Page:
The vast majority of tasks that we fulfil successfully every day, we do with no conscious thought. Climbing out of bed, making coffee, driving to work, getting dressed (yes – sometimes in that order): all of them accomplished without any real consciousness.
Research, summarised in many popular science books, has demonstrated that the body frequently reacts quicker than would be possible if the brain required conscious thought to stimulate movement. According to neuroscientist David Eagleman, it takes roughly half a second for the brain to recognise a stimulus and generate a conscious thought about the item that you are seeing in front of you. By which time, if it was an oncoming vehicle in the middle of the road, there’s a fair chance that you’d already be jam.
Fortunately, the brain doesn’t wait for conscious thought, it reacts immediately by sending impulses to the relevant muscles that enable you to swerve into the hedge or across the verge. You’ve avoided the collision before you even had a chance to consider the consequences. The loud hooting that follows might well be the result of your conscious mind, but that only happens four seconds after the offending driver, who probably never looked up from their mobile phone, has disappeared around the next corner.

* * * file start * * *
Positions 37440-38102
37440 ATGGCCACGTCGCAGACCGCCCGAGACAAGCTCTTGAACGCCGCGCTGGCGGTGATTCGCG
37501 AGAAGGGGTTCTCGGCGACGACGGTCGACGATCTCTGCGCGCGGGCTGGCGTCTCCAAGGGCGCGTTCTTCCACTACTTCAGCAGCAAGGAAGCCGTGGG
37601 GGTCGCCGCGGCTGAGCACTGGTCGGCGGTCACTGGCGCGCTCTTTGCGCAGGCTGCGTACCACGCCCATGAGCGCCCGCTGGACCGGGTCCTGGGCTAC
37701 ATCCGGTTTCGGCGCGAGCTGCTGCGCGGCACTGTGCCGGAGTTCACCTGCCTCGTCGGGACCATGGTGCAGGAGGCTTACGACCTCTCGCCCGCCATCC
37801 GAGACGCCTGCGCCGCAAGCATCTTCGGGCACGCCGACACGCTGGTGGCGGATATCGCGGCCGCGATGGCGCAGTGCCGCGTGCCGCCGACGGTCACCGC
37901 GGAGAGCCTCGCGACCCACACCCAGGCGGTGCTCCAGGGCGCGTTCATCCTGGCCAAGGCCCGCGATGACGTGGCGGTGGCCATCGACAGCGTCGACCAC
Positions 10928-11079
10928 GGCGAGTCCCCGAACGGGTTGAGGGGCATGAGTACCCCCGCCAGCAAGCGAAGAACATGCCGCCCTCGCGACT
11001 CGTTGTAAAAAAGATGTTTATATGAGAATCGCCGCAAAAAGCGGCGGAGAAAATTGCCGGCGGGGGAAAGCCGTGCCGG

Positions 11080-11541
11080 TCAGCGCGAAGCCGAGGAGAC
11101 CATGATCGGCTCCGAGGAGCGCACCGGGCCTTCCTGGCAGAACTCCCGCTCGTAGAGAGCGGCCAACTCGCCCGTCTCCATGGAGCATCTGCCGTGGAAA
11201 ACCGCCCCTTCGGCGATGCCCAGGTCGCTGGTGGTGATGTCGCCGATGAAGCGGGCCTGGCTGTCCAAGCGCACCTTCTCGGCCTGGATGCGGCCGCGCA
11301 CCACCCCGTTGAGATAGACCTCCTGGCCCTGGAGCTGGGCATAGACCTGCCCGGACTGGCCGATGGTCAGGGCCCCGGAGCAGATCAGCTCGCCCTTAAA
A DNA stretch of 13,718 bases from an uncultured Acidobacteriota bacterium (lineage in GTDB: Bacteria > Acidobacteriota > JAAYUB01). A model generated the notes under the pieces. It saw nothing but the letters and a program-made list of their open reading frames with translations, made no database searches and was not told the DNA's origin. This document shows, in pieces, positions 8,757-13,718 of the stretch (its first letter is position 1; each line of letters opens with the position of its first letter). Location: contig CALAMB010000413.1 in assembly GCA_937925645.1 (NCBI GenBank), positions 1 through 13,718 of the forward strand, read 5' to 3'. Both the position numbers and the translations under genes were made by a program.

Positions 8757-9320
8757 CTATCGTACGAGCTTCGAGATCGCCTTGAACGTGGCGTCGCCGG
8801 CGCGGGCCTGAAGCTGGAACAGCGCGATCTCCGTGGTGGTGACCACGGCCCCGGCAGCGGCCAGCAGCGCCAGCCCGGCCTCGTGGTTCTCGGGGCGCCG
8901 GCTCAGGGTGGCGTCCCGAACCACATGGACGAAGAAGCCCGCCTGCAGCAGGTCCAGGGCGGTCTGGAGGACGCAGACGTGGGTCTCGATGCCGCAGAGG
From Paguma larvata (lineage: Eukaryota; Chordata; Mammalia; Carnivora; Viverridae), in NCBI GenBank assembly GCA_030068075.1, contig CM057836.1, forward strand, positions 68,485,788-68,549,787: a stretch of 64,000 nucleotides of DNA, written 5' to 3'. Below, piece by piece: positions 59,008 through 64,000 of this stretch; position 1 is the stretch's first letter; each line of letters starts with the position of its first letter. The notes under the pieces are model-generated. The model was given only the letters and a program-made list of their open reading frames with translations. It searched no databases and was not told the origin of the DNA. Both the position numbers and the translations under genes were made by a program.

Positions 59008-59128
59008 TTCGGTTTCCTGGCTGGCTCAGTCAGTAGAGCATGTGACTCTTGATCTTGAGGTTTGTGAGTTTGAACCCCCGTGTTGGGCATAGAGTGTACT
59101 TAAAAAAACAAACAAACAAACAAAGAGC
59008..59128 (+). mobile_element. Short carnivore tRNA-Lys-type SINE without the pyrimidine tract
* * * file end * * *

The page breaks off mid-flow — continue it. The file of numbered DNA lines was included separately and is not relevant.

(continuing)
It’s usually when we start thinking about our actions that things start to go wrong: the tennis player that thinks about her serve, the golf player that considers his swing or the jockeys that steady their mounts so that they can meet the final fence just right. All of them thinking too much and frequently paying the price for allowing thoughts to interrupt the brain’s highly efficient reactive mechanism.
As Eagleman outlines in his book Incognito, sometimes the brain can learn unconsciously too. In the 1930s, the Japanese created a chicken-sexing school to teach poultry breeders how to discern between male and female day-old chicks. The problem was that even the expert chicken-sexers struggled to explain exactly what it was they were looking for when they turned the chicks upside down and examined their undercarriage.
They succeeded in teaching their students by asking them to look at each bird’s rear and to place them in either the male bin or the female bin. The experienced sexers would look over the shoulders of the students and tell them if they were right or not. Despite the fact that no one could say what they were actually looking for, the students became masters and could eventually separate thousands of chicks per day with 99% accuracy.
I have therefore given no thought at all to this week’s selection. My finely honed instinct is telling me that Sleeping Lion is the one to be on at Ascot, 3.00pm on Saturday. And seeing as no one can tell me exactly how to identify a winning racehorse, if my instinct is wrong, I’ll just carry on honing it week after week until I become a master. Good luck!